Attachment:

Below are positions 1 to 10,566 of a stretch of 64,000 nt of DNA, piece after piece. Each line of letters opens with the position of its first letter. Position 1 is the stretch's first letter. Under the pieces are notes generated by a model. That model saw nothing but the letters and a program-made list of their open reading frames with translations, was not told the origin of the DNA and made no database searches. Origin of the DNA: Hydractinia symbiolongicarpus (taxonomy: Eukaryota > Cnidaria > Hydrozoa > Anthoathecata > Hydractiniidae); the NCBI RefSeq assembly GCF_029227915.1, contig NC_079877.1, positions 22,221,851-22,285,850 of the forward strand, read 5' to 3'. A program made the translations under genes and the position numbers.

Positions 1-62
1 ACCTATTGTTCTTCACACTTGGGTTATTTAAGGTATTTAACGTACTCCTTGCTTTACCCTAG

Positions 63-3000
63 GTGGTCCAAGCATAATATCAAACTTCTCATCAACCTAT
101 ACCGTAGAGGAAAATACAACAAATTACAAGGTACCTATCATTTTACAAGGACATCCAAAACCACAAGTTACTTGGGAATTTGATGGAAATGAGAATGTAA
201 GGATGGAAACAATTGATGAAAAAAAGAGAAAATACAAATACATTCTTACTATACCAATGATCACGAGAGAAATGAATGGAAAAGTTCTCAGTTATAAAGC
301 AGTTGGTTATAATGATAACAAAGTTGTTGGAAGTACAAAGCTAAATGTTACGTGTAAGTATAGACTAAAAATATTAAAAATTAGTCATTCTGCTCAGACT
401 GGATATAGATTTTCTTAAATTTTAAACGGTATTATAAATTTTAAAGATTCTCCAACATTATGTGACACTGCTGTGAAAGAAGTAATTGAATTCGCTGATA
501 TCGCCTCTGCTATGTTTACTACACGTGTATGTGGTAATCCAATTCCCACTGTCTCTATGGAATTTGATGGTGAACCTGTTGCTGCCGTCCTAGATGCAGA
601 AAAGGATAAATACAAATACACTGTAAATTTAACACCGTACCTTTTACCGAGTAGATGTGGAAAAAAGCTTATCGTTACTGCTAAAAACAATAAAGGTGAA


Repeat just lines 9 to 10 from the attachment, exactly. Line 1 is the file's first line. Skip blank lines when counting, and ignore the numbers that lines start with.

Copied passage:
401 GGATATAGATTTTCTTAAATTTTAAACGGTATTATAAATTTTAAAGATTCTCCAACATTATGTGACACTGCTGTGAAAGAAGTAATTGAATTCGCTGATA
501 TCGCCTCTGCTATGTTTACTACACGTGTATGTGGTAATCCAATTCCCACTGTCTCTATGGAATTTGATGGTGAACCTGTTGCTGCCGTCCTAGATGCAGA